LGBTQ youth are at elevated risk for suicide compared with their straight/cisgender peers. This risk stems from minority stress, including experiences of victimization and rejection. Victimization and rejection from caregivers can also result in involvement in the foster care system, which is associated with greater suicide risk among youth in general. Despite the overrepresentation of LGBTQ youth among youth in foster care, there are few studies examining how a foster care history relates to suicide risk among LGBTQ youth. This study examines relationships between foster care history and suicide attempts among LGBTQ youth, as well as demographic risks and protective factors.
Data were collected from an online survey conducted between December 2019 and March 2020 of 40,001 LGBTQ youth recruited via targeted ads on social media. Logistic regression models were used to examine 1) the association of foster care involvement with past-year attempted suicide, 2) disproportionality in foster care history by age, gender identity, and race/ethnicity, and 3) the association of youth reporting their schools to be LGBTQ-affirming with a past-year suicide attempt among those with a history of foster care and among those who were never in foster care.
LGBTQ youth who reported foster care history had three times greater odds of reporting a past-year suicide attempt compared to those who had not been in foster care (aOR=2.98, p<.001). Transgender and nonbinary youth and youth of color had greater odds of reporting foster care history than their cisgender LGBQ and White peers.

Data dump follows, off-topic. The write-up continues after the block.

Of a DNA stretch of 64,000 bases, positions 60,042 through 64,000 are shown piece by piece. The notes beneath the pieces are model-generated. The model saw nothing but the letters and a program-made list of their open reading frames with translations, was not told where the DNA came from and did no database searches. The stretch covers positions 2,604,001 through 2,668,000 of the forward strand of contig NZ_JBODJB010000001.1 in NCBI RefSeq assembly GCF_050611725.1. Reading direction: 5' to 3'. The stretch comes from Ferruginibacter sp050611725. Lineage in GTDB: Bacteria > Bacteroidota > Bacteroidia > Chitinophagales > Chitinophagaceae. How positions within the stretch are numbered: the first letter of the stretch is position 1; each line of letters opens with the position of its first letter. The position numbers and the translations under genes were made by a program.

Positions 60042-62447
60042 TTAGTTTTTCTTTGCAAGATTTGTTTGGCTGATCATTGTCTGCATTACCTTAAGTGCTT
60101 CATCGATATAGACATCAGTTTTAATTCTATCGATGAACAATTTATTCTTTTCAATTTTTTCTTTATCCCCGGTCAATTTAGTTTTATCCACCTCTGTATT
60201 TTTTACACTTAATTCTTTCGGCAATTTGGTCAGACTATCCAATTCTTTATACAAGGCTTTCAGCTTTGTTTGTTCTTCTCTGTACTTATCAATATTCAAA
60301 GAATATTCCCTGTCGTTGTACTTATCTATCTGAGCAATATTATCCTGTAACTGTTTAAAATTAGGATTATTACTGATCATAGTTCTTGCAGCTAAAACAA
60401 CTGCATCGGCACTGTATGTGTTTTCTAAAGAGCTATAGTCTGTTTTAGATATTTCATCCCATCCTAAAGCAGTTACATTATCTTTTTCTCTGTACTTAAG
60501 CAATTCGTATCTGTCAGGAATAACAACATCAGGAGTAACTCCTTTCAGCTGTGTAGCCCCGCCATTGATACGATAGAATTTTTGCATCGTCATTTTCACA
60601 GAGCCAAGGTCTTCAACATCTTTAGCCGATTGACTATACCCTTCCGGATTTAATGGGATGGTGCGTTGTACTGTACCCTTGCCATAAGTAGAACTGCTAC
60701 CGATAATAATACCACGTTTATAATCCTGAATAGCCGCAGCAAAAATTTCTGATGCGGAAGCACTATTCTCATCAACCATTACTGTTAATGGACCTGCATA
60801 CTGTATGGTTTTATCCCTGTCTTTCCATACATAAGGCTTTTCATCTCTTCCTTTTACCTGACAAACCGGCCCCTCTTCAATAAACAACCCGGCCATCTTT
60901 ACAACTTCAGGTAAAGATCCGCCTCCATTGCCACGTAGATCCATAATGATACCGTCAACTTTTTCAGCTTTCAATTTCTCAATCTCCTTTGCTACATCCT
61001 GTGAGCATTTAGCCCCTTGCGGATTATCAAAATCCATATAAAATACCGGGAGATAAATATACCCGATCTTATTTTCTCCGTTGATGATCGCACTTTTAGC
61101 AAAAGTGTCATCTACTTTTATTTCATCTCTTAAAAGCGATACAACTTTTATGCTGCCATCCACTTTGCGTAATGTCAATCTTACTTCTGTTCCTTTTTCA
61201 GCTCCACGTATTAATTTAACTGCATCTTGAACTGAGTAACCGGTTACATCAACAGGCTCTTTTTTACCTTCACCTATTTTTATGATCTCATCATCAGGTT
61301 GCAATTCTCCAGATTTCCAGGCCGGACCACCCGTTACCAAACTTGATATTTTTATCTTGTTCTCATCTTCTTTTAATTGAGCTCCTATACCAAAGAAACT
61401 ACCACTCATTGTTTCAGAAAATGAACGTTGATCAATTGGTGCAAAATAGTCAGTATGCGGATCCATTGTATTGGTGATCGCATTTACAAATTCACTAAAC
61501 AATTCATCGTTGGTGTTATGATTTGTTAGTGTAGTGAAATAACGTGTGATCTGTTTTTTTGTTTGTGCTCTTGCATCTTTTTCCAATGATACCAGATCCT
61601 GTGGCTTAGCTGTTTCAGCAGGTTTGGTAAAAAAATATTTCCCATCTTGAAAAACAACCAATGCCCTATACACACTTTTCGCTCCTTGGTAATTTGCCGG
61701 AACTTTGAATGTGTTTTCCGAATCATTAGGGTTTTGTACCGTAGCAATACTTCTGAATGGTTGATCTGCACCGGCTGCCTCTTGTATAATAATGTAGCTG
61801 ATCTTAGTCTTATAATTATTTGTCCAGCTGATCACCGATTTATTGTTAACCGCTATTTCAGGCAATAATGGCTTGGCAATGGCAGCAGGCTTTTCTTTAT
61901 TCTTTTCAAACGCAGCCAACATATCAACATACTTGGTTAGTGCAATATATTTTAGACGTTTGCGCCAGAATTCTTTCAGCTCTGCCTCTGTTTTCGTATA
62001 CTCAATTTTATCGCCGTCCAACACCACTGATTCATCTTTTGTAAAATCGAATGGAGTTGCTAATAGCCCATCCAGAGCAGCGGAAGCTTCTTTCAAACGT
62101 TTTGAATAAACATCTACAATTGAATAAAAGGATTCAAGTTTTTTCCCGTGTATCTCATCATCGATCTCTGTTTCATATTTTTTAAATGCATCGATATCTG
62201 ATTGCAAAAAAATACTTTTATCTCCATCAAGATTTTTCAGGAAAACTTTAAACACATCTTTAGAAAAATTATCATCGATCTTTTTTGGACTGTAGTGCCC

LGBTQ youth who reported foster care history had nearly four times greater odds of being kicked out, abandoned, or running away due to treatment based on their LGBTQ identity compared to those who were never in foster care (aOR=3.77, p<.001).
Among LGBTQ youth with a history of foster care, those who reported attending an LGBTQ-affirming school had more than 50% lower odds of reporting a past-year suicide attempt compared to those who attended a school that was not LGBTQ-affirming (aOR=0.45, p<.001). Although LGBTQ-affirming schools were protective for LGBTQ youth in general, they had even greater protective effects for LGBTQ youth with a history of foster care compared to those who were never in foster care (aOR=0.63, p<.001).
Given the intersection of foster care and suicide risk among LGBTQ youth, child welfare agencies should establish policies for identifying and supporting LGBTQ youth in care, including developing practices to ensure foster care placements are LGBTQ-affirming.
Our data reflect national trends on the disproportionate involvement of youth of color in foster care, particularly those who are Black or Native/Indigenous. National conversations around racism should focus on ensuring our systems of care and policies are addressing and rectifying these disparities.
Finally, our data highlight the power of LGBTQ-affirming schools for all youth, but particularly for those who have a history of foster care. This suggests that schools are a promising location of intervention for social workers to support LGBTQ youth in foster care.